Returning from San Francisco to her native Guatemala to decide the fate of the two coffee farms that were willed to her following her father's murder, Veronica Villagràn comes up against corrupt forces that threaten her as well.
Kellems, a native Californian who owns a coffee plantation in Guatemala with her Guatemalan husband (they met there when she was in the Peace Corps), draws on real-life events to tell an unsettling but ultimately uplifting story about family roots and clashing cultures. Vero, whose American mother returns to California following the killing, has little interest in going back to Guatemala. But when the mayor of Moyuta expresses interest in buying one of the farms to build a low-income housing project, she reluctantly returns. Her plane has barely touched down when her Uncle Carlos gives her a gun, warning her to carry it with her at all times. The mayor wastes no time bullying her or setting his henchmen on her heels. Reunited with her relatives, Vero basks in their closeness and warmth. Reading through the diary she kept as a teenager, she revisits her early romances, family memories and love of her beautiful surroundings. Gradually, she becomes determined to keep the farms. As with everything else in Guatemala following its epic civil war, her family is not entirely what it seems. Her father slept around, her beloved half brother is betraying her and the mayor, who wants to marry her for respectability, has his own secret history with her family.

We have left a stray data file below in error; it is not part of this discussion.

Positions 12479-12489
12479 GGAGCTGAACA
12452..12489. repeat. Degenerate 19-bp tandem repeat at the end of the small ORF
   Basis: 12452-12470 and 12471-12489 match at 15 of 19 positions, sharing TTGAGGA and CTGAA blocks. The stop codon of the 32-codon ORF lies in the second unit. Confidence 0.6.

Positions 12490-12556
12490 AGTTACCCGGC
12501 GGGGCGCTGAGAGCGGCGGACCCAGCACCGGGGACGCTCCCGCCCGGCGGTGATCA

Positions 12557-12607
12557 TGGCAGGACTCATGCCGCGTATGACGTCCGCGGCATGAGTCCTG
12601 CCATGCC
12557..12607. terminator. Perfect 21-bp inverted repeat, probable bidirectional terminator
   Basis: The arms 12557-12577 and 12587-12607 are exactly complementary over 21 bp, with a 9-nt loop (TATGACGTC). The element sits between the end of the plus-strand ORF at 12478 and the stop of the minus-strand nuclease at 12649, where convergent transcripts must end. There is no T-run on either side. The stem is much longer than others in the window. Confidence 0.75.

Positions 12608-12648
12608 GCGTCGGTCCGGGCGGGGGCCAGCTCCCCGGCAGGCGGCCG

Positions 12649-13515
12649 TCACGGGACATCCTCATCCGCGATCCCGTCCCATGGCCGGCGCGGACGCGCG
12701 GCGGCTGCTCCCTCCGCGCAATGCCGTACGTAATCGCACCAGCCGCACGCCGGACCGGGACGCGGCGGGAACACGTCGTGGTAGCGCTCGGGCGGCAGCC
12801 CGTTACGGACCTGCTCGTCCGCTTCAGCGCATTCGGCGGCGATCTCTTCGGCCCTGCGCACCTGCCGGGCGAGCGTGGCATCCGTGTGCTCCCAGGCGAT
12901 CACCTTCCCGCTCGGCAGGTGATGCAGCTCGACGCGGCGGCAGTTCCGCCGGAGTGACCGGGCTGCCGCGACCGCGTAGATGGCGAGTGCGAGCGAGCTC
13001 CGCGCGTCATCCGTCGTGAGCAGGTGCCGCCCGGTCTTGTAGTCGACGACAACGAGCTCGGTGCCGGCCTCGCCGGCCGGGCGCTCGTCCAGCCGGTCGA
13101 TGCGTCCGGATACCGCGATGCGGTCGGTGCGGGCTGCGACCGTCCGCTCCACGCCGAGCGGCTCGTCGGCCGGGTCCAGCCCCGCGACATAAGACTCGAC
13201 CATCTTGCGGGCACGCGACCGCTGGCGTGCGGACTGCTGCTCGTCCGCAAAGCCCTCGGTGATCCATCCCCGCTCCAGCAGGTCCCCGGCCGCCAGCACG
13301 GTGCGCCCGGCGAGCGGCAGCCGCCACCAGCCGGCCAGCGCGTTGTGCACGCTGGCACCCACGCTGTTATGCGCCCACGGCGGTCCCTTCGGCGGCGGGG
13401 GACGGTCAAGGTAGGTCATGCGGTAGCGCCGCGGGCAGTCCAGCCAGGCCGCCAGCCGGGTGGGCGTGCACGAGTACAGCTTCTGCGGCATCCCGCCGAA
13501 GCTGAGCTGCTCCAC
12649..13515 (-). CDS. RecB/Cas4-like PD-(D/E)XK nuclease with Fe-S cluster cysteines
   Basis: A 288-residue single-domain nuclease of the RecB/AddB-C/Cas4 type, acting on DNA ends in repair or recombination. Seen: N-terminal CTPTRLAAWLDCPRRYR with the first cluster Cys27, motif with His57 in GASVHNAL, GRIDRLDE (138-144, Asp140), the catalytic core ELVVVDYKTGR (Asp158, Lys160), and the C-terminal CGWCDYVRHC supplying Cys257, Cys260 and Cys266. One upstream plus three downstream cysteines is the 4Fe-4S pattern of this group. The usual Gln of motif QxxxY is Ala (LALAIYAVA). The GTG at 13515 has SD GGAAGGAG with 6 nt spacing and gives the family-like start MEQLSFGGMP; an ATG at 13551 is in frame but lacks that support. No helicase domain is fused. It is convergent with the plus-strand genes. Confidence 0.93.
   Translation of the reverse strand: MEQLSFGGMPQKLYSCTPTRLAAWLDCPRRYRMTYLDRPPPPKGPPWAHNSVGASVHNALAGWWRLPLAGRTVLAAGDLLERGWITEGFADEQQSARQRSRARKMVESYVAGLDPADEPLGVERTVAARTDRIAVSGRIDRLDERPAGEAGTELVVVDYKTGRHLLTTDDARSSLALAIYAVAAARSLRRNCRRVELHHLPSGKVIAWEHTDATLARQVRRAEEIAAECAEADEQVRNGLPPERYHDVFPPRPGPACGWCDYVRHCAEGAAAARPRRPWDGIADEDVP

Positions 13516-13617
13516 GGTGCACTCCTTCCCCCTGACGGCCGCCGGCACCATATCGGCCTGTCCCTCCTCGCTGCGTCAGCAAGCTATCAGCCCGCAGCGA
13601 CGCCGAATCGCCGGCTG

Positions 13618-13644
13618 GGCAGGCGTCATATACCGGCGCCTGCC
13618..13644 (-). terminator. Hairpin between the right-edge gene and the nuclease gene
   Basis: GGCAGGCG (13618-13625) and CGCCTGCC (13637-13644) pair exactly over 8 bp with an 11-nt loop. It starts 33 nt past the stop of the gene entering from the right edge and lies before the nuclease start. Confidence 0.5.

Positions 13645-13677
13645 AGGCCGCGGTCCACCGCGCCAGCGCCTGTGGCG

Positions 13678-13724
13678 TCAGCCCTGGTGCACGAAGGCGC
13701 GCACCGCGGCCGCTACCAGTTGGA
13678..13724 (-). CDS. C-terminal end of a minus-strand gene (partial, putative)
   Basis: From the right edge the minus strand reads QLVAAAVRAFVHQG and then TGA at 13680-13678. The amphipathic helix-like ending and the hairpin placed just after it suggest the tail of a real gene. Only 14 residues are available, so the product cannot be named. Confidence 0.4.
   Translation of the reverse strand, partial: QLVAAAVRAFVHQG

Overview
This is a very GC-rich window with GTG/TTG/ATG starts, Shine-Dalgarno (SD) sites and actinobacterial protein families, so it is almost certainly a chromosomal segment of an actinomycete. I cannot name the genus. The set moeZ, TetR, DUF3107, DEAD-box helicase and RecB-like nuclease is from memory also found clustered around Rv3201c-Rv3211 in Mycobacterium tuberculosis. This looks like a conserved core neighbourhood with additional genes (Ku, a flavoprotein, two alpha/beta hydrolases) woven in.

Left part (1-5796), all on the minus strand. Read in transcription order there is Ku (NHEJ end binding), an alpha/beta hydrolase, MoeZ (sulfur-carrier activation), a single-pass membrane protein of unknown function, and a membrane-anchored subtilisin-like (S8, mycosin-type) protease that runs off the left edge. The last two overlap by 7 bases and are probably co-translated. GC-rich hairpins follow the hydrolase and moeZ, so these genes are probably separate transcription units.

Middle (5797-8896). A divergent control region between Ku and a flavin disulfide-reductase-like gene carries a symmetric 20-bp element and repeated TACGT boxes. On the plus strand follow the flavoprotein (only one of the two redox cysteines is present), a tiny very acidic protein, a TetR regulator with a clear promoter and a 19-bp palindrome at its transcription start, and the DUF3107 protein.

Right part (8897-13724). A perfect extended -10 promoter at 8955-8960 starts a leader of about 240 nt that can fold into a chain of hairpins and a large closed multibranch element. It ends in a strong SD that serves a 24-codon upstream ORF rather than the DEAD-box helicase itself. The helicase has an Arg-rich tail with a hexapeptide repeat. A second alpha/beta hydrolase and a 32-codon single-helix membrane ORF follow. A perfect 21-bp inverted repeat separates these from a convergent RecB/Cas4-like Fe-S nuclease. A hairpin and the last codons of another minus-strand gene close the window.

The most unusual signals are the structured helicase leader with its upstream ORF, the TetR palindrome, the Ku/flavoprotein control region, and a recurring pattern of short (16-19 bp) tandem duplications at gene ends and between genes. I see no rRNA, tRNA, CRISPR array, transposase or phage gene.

A first novel with no shortage of plot or film worthy characters (the mayor "looked like a villain in a low-budget Western"), but the writing can be stiff and clichés abound.